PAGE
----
The Occasional Woman: Make Sure it Fits

| May 15, 2017
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Dear Readers — I hope you had a happy Mothers Day — especially to those of you who had great, understanding mothers! I was thinking about what to write for today — just as I saw a lady walking up the street tugging at her hem. That’s it!


The first thing you will notice when your clothes don’t fit is this: They don’t feel right. The shoulders pinch, or the fabric screams when you reach forward; your hem creeeeeps up and you have to yank it down, a sleeve falls into your drink. All of these things say that your clothes need help!

Properly-fitting garments go on easily, and stay where you put them.  A skirt or dress that fits does not climb up your thighs — noooo, it waves nicely around your legs as you walk, and doesn’t get all pleated around the waist. If it does either of these things, it is either too small, or needs a slip under it to keep it from clinging.

Your shoulders should feel loose and your arms movable: this can be a big problem if you have fairly muscular arms and shoulders. If you can’t reach for the Margarita, you need to consider a larger size. When you try on a jacket, blouse or dress, stand in the dressing room and wave your arms around in all direction — if you feel pulling, try another size. Sleeves should never bind the tops of your arms, but just rest lightly on your skin. Long sleeves should just cover the bony bump on the outside of your wrist, or they will look chintzy.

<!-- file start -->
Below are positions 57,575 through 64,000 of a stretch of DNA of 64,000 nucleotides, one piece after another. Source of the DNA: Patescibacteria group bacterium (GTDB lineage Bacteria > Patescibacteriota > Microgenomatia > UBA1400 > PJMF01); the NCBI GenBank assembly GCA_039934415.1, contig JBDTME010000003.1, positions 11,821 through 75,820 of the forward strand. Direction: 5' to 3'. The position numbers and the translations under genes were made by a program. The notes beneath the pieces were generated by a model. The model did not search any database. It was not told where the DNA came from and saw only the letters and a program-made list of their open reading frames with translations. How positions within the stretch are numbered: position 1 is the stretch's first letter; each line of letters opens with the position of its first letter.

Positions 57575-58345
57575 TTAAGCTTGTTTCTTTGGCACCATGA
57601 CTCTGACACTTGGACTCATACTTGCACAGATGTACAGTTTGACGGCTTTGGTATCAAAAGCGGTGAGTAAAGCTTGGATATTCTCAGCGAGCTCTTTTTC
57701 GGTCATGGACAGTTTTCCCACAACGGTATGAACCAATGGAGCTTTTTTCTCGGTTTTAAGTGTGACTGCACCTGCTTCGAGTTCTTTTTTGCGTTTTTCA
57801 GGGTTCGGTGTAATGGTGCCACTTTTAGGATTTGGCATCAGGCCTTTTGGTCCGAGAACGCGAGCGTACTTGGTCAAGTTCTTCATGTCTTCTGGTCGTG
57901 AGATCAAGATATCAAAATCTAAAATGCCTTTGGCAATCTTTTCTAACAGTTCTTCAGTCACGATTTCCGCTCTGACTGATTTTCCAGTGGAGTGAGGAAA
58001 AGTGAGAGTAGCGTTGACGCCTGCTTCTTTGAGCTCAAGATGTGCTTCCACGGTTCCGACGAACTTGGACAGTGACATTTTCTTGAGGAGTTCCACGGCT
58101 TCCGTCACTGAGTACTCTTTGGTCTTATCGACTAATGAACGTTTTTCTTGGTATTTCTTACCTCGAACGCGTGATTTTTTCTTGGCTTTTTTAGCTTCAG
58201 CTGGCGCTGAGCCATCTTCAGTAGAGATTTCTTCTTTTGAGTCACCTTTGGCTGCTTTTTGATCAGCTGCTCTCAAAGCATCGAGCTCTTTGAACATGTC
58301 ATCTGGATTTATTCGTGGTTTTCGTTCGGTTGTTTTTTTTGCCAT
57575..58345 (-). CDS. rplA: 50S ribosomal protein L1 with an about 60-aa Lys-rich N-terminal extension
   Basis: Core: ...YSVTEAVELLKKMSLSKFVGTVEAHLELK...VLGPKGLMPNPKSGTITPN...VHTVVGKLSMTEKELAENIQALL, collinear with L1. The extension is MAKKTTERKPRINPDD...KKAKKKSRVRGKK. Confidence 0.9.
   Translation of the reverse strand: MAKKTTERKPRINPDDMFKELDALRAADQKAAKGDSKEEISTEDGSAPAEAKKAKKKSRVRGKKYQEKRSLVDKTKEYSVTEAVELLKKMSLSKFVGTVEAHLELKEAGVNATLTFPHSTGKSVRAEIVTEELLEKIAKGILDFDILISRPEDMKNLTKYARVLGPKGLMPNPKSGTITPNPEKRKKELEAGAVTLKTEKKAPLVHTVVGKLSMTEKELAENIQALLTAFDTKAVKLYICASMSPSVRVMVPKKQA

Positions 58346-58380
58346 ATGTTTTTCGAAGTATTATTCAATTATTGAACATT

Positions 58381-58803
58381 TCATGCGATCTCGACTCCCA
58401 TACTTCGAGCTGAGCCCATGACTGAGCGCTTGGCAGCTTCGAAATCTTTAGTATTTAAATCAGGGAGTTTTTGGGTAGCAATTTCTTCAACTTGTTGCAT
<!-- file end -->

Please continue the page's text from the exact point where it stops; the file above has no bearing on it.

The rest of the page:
Always watch out for buttons gapping or straining — when a garment is just too dang tight, the strained fabric pulls to get away — and the buttons may pop off and put somebody’s eye out.

Britney Spears found out a zipper can blow at the worst time.

An overly-stressed zipper can just come right apart; this happened to me at a wedding. When I went to sit down, the zipper separated all the way down, and my whole back was exposed! Good thing I had on clean underwear!

When bras don’t fit, it soon becomes very obvious. If the back is way up near your neck, it is not doing its job! The band under the cups has gotten saggy and worn out, and it has got to go. If the cups are way up near your larynx, you have the straps hoisted up too tightly, and they need to be loosened.

The waist of a skirt should sit evenly around your own — and not strain to encompass you. A skirt too tight in the hips will pull at the seams, and become all pleaty above and below the hips. It will also ride up! And, if too seriously stressed, the seams could actually split — and then everybody knows more of your business than they need to.

Shoes: If you can’t walk in them, don’t wear them. Period. You will just look awkward and unhappy.

Clothing should lightly skim over your figure, not cling, bind, gap — or try to wear you!

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Category: Style, Transgender Fashion, Transgender How To

The Occasional Woman

About the Author ()

I am a native Californian who has been based in the Philadelphia area since 1984. My first CD fashion creation was a gold lamé dress for the now esteemed editor of this publication. Since then I have made tons of fabulous frocks and other fashion apparel for the crossdressing and transgender community. Contact me for custom clothing or alterations via email: [email protected]

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